Archive for March, 2007

Orchard Weekend

March 3, 2007

We’ve set the date for the first North End Orchard Weekend in April; I’ll send invites out soon, or write me email for more info. Highlights:

  • Sixteen heirloom apple trees, four peaches, and two cherry trees will be planted in the nursery bed
  • The new orchard site will be cleaned up, turned over, and seeded with soil-building cover crop
  • Fencing needs to be moved to protect the new trees, possibly also fencing around the new orchard
  • Twenty high-octane sugar maples will be planted, either in the nursery or along the stone wall down to the cove
  • Further orchard clearing, brush chipping, and compost-making as time permits
  • Meet the goats (Willow and Larry), three new dogs (Kermit, Zoey, and Lacey) and check out Dave’s new excavator

We’ll provide grub and (rustic) accommodation, also a tank of last year’s hard cider as well as apples and fresh cider (if we can find any decent stuff), and music (if people bring instruments). It will be a good time. Too cold to swim, but there are usually canoes around.


Vin and Alice

March 3, 2007

Thinking about apples often puts me in mind of Vin and Alice Strout, who were our neighbors to the south all the time I was growing up. Vin and Alice came from upcountry in Maine, town of Jay I think. They were both teachers, first in Farmington, then maybe in Fairfield, CT. At some point they bought an old farmhouse with a few dozen acres on Robinhood Cove, and ran a boys’ camp down by the shore for a few years, probably in the 4os or 50s. By the time I knew them they were getting on in years and wintered in Florida, but they remained active and were a significant part of our lives on the North End. Vin was an incurable tinkerer with sheds full of old machines that he would try to get running, “titravating” was his word for the mechanic-ing efforts. His example was a large part of the inspiration that turned me into an engineer.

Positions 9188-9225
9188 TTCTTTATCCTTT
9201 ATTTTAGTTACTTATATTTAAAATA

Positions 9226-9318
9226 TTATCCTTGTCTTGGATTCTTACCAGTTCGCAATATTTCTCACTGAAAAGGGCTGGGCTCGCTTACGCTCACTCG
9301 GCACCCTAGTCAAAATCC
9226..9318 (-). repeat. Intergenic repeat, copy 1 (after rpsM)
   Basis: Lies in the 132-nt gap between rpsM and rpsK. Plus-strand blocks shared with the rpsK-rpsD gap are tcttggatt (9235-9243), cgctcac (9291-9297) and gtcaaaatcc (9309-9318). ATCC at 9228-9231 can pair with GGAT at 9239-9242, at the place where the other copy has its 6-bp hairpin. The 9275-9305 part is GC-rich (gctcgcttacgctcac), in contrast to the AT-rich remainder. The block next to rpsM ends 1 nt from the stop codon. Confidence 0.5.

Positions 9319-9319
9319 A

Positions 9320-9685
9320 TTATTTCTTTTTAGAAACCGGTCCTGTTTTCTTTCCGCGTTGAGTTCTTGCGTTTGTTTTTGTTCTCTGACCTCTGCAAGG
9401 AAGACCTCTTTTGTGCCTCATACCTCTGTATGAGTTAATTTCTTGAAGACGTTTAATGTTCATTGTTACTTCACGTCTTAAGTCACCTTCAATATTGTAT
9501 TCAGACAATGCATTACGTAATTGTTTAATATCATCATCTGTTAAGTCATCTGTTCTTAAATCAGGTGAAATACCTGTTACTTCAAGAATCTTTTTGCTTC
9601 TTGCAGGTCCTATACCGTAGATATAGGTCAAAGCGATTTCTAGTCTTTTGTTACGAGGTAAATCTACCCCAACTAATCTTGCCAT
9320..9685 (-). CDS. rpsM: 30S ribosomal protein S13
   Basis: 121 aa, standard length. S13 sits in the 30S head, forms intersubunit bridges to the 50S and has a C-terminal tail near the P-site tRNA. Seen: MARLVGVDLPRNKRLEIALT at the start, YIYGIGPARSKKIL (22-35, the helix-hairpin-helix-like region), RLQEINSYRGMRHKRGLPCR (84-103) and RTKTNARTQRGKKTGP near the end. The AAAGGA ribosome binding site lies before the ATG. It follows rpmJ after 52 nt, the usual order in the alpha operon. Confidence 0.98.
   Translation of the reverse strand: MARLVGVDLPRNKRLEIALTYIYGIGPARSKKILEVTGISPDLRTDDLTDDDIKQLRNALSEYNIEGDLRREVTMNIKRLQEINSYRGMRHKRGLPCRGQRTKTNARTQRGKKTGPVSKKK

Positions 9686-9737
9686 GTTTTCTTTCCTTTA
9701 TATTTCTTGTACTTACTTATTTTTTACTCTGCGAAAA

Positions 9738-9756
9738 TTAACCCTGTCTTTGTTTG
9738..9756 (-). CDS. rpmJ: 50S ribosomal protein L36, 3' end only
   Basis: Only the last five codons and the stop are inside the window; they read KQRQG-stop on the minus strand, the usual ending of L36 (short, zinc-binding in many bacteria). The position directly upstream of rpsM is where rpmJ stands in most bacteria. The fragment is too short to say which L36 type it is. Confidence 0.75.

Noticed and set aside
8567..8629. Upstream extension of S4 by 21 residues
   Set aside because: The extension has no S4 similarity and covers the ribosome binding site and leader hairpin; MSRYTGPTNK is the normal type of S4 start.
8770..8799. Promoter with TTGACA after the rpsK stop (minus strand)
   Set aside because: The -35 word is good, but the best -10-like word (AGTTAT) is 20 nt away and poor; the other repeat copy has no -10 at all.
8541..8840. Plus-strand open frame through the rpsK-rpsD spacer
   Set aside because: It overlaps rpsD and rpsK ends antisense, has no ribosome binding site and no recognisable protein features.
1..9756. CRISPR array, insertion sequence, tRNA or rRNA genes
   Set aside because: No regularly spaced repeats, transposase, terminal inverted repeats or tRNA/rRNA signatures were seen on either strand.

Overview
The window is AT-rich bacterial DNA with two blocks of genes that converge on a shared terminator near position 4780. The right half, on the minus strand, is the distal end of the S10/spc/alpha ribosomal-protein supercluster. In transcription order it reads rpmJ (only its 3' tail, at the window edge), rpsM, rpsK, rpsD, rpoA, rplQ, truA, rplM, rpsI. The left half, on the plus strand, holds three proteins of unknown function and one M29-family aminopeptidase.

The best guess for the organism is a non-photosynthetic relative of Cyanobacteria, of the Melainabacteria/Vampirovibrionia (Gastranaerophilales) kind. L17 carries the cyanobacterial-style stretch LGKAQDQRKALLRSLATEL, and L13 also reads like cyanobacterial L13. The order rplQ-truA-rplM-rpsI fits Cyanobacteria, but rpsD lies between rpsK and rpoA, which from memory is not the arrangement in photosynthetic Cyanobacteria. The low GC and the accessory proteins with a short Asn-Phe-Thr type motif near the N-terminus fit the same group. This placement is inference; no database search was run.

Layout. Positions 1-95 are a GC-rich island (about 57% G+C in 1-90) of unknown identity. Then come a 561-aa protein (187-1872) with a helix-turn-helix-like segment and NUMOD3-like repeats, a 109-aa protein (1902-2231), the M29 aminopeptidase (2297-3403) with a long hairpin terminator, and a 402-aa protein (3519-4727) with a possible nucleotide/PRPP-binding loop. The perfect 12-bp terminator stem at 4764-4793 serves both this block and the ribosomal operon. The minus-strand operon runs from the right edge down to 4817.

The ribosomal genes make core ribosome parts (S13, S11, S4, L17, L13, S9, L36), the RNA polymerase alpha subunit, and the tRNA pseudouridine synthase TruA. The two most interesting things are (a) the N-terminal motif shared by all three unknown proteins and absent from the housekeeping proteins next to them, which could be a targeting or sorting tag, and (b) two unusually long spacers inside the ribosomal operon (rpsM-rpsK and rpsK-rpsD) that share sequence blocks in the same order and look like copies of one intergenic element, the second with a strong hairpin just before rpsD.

Vin and Alice kept a very nice vegetable garden; they always had the first corn on the North End. Vin also kept a number of sorry old apple trees, they never had a dog or a fence so the deer raised havoc with them. His favorite was the Red Astrakhan; it’s a summer apple and we’d go over and help him make the most brutal, tart cider you can imagine in late summer; he had a nice old cider press with a small AC motor that he jury-rigged to run the grinder. Vin died some years ago and Alice followed not long after; we were afraid that their farm would be turned into some gawd-awful subdivision, but thankfully it was purchased by a conservation-minded lawyer from around Portland and his family; they’ve fixed up the drafty old farmhouse and rebuilt the dock and they appear to be using it as a summer getaway.